The antenna is never the top item on the tower, in addition to the top tower light, there are some blunt lightning rods, above everything else, designed to be hit by lightning.

  Lately towers are being topped with "STATIC DISSIPATERS" (stainless steel brushes, wreaths or barbed wire umbrellas with lots of sharply pointed wires) which PREVENT the lightning strokes!  They change the value and distribution of the electrostatic charge on the tower and the nature of "multiple small sharp points" ionizes the air above the tower in a low current mode, discharging the cloud slowly.  Discharging the cloud eliminates almost 100% of the tower strikes.

  The results:
     The heavy tower grounding allows the mass of the tower to be pre-charged with electrons or holes (depending on the cloud's charge polarity.) When a strike occurs most of the electrons (or holes) needed are in the tower's metal and the ground current is minimized.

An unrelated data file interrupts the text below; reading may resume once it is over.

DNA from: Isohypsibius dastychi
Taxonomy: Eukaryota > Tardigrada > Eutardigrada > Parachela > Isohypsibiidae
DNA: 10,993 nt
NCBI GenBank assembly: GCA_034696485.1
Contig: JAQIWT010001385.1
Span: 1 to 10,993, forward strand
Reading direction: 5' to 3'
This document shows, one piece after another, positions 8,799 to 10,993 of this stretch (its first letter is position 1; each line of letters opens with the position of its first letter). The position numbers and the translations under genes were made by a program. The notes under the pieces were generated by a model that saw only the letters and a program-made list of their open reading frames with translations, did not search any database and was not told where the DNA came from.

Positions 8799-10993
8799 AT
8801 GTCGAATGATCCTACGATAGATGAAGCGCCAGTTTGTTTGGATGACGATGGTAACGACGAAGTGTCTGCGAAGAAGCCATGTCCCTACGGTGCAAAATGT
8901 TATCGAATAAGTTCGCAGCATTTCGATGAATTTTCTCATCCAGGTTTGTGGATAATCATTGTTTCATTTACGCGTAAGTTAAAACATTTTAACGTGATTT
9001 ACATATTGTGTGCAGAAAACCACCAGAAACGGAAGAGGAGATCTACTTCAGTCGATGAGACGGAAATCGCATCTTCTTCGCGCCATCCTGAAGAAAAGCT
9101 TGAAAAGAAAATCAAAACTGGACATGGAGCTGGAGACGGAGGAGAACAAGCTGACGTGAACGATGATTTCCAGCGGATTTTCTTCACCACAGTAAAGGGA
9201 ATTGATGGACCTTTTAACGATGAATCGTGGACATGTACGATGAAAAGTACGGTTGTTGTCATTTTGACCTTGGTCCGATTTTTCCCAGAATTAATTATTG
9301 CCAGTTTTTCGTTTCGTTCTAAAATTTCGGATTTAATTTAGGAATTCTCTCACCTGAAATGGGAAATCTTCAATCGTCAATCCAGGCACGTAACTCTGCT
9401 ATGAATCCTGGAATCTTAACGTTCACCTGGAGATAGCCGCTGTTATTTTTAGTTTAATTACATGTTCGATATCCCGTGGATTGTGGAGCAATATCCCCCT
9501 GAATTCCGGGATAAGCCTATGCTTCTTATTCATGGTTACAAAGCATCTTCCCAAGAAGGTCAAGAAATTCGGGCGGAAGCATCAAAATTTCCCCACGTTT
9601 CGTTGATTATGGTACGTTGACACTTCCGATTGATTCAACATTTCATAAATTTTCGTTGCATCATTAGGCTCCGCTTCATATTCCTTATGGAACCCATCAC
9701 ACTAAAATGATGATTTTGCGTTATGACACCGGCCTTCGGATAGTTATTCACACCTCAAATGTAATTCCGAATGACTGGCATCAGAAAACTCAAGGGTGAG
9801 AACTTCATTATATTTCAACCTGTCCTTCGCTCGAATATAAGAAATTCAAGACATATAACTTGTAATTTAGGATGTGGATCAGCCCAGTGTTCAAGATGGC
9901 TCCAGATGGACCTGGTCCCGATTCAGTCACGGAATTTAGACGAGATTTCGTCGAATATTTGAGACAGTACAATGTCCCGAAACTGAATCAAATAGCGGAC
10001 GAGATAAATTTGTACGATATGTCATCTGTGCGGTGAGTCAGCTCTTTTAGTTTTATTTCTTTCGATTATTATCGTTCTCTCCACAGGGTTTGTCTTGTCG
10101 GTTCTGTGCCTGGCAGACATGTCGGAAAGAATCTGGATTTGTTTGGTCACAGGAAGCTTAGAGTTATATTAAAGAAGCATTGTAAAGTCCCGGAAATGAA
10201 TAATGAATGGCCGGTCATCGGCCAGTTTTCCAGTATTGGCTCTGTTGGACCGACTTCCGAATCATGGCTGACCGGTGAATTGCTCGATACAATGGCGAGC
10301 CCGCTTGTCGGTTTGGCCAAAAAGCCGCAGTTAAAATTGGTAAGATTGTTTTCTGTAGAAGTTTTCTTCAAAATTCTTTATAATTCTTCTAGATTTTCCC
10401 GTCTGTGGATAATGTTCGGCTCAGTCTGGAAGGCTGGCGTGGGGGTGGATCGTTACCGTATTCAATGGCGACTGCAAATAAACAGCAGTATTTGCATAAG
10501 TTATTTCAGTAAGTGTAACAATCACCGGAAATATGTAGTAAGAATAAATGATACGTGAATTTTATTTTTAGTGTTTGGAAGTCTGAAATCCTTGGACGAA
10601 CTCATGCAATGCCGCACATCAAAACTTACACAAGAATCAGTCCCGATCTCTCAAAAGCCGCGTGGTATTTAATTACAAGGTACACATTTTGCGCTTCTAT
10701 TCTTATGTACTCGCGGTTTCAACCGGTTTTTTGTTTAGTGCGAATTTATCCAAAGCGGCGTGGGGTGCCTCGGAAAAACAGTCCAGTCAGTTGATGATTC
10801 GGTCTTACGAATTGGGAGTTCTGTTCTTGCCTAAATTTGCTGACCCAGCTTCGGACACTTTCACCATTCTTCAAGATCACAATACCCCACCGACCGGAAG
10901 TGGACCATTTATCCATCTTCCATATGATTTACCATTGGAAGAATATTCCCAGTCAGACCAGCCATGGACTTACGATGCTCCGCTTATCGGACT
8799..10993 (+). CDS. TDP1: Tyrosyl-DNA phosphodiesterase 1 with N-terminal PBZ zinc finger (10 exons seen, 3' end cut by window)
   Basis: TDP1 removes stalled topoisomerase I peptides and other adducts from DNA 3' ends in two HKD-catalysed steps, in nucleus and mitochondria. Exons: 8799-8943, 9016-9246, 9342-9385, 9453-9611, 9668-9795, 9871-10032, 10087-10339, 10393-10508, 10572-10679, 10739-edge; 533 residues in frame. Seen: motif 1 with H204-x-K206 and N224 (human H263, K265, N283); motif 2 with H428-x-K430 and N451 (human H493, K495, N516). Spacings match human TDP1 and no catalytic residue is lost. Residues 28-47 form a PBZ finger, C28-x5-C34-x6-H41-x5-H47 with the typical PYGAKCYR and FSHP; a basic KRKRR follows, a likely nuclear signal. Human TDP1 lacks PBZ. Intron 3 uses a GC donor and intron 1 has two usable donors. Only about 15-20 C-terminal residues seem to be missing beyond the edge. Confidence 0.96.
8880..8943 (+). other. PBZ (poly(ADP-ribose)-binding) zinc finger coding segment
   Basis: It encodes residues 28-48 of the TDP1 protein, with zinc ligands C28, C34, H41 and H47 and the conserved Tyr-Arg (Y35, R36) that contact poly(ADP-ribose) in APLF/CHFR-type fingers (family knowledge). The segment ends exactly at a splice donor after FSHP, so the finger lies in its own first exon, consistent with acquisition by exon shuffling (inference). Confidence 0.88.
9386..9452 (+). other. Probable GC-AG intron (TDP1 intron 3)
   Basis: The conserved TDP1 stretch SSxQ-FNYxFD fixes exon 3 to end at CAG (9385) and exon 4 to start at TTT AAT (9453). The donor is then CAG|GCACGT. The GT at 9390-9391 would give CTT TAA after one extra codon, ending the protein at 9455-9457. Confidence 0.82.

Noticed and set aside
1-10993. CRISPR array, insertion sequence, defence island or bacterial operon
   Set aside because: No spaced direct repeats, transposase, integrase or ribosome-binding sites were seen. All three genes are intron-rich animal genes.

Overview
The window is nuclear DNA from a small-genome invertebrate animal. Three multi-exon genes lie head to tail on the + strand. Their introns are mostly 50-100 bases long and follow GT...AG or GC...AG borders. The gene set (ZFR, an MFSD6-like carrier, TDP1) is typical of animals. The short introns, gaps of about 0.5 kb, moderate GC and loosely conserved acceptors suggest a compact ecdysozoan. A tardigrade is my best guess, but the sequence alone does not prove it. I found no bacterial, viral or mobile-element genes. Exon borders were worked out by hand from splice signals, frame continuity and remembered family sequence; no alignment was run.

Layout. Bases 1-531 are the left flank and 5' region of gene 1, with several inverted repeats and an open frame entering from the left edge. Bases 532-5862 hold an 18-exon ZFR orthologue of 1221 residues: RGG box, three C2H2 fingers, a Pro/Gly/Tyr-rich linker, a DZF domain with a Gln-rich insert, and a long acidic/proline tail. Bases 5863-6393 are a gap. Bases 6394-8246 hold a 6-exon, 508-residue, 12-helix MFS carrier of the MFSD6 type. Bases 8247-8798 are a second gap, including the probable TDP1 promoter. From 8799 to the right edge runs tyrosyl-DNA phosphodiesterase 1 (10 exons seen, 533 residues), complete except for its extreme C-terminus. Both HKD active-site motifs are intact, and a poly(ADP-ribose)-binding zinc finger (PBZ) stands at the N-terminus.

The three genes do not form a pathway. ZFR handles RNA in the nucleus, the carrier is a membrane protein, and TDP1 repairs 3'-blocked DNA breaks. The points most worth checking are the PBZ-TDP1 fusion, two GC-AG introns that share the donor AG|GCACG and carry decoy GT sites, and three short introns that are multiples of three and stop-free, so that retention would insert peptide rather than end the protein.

The high tower to cloud current and low ground to tower current keeps the resulting VERY HIGH magnetic field (which kills I.C.'s) in the area of the tower, away from the equipment in the building.  The reduced ground current results in the different ground connections around the building (building power, telephone system, water supply/well, and the transmission line/s connected o the tower) to have less potential difference, which cause less currents between them (through the equipment connections) and less equipment damage.

*    *    LIGHTNING FACTS    *    *
  Our towers come into greater peril when they become taller than the nearby power poles' "static wire" or aren't close too such protection.